Isabella Lydia Ann Schember

Isabella Lydia Ann Schember chose the doctoral progam in biochemistry at the Jacobs School of Medicine and Biomedical Sciences for its diverse research opportunities.

Diverse Research Opportunities Appealing

Michigan native Isabella Lydia Ann Schember is a trainee in the doctoral program in biochemistry.

She earned a Bachelor of Science degree in chemistry from Michigan State University and a Master of Science degree in forensic chemistry from Marshall University before coming to Buffalo.

What are your main areas of research?

I study gene regulation, in which genes are turned “on” or “off” at any given time, in various insects. I’m interested in what has evolved, or changed, in the development of the nervous system between the fruit fly Drosophila melanogaster and the dengue, Zika, and yellow fever mosquito Aedes aegypti.

What led you to choose the doctoral program in biochemistry?

I always enjoyed my research classes most during my undergraduate studies and when I was getting my master’s degree, I realized that I wanted to get more research experience. After earning two degrees in chemistry, I was interested in looking more at biological processes, which made the transition to biochemistry easy. The Jacobs School of Medicine and Biomedical Sciences was an attractive graduate school to me because of its noncompetitive nature and diverse research opportunities.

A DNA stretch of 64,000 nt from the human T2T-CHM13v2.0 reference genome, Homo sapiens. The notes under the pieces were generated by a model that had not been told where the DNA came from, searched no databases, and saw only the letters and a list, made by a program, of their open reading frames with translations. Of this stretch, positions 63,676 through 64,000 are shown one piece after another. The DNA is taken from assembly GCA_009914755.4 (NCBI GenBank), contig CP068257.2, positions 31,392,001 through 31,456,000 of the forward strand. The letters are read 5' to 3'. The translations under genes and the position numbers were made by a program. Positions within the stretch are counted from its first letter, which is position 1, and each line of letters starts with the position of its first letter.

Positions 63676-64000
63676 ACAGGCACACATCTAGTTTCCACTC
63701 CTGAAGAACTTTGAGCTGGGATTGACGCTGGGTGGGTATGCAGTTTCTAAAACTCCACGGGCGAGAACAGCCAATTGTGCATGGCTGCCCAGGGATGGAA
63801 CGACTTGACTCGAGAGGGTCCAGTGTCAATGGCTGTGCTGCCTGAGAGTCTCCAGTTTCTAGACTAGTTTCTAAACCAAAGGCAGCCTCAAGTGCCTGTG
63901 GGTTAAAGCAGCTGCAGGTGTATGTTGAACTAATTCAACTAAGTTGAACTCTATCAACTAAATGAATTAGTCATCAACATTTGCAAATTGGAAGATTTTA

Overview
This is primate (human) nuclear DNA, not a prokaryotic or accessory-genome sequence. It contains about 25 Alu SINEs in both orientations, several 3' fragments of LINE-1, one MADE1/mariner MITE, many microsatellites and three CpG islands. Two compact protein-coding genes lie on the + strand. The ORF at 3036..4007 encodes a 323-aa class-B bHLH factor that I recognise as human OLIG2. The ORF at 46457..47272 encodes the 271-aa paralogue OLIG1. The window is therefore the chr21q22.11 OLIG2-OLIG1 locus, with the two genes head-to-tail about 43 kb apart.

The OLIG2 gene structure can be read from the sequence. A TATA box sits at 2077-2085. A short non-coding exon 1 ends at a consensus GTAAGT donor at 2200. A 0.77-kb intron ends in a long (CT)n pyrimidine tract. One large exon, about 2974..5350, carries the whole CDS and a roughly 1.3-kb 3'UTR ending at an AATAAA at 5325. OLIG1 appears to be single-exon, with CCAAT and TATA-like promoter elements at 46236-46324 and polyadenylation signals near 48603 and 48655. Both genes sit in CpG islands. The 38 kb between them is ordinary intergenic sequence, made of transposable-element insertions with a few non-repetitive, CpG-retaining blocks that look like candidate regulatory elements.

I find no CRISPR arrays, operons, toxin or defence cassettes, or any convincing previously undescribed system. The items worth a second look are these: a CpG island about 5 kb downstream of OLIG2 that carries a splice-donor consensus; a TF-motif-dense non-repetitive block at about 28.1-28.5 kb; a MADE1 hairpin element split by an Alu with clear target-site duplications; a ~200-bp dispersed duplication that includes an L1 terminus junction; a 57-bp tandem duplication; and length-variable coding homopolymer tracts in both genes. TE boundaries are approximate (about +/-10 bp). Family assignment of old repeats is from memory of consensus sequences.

What is it like working with your mentor, Marc Halfon, PhD?

I always tell people that if I didn't have as supportive of an advisor as Marc Halfon, I probably wouldn't still be in graduate school. He is easy to work with and is encouraging when impostor syndrome rears its head. While working on the manuscript we submitted, Marc provided constructive feedback on parts that weren’t clear, and he helped me feel more confident in my scientific writing.

How has your time at the Jacobs School prepared you for your eventual career goals?

My goal is to conduct research and development at a company focused on biomedical research. During my time at the Jacobs School, I have learned what it means to be an independent scientist and have learned to ask questions to help me better understand what I’m doing.